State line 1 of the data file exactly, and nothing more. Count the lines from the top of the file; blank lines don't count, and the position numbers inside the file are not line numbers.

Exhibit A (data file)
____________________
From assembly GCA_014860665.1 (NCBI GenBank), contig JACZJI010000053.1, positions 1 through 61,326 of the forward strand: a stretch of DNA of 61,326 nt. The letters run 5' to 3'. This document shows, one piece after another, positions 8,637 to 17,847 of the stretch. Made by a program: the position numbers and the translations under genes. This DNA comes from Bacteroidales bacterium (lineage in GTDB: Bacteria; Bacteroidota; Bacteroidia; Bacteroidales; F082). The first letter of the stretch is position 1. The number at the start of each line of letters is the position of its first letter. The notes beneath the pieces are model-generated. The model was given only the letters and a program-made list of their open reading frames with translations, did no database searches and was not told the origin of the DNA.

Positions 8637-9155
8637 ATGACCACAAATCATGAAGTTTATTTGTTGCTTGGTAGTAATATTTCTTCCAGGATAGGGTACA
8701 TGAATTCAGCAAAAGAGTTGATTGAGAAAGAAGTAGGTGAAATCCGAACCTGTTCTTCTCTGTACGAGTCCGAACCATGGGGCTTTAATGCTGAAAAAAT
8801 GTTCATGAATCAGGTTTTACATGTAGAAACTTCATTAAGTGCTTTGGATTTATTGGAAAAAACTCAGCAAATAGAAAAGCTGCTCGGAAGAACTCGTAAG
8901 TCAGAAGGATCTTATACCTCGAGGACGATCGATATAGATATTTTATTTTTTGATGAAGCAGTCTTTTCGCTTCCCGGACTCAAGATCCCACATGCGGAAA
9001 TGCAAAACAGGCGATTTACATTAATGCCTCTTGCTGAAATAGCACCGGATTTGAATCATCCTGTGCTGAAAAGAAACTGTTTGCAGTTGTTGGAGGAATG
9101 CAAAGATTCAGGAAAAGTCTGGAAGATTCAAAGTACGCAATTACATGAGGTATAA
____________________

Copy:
From assembly GCA_014860665.1 (NCBI GenBank), contig JACZJI010000053.1, positions 1 through 61,326 of the forward strand: a stretch of DNA of 61,326 nt. The letters run 5' to 3'. This document shows, one piece after another, positions 8,637 to 17,847 of the stretch. Made by a program: the position numbers and the translations under genes. This DNA comes from Bacteroidales bacterium (lineage in GTDB: Bacteria; Bacteroidota; Bacteroidia; Bacteroidales; F082). The first letter of the stretch is position 1. The number at the start of each line of letters is the position of its first letter. The notes beneath the pieces are model-generated. The model was given only the letters and a program-made list of their open reading frames with translations, did no database searches and was not told the origin of the DNA.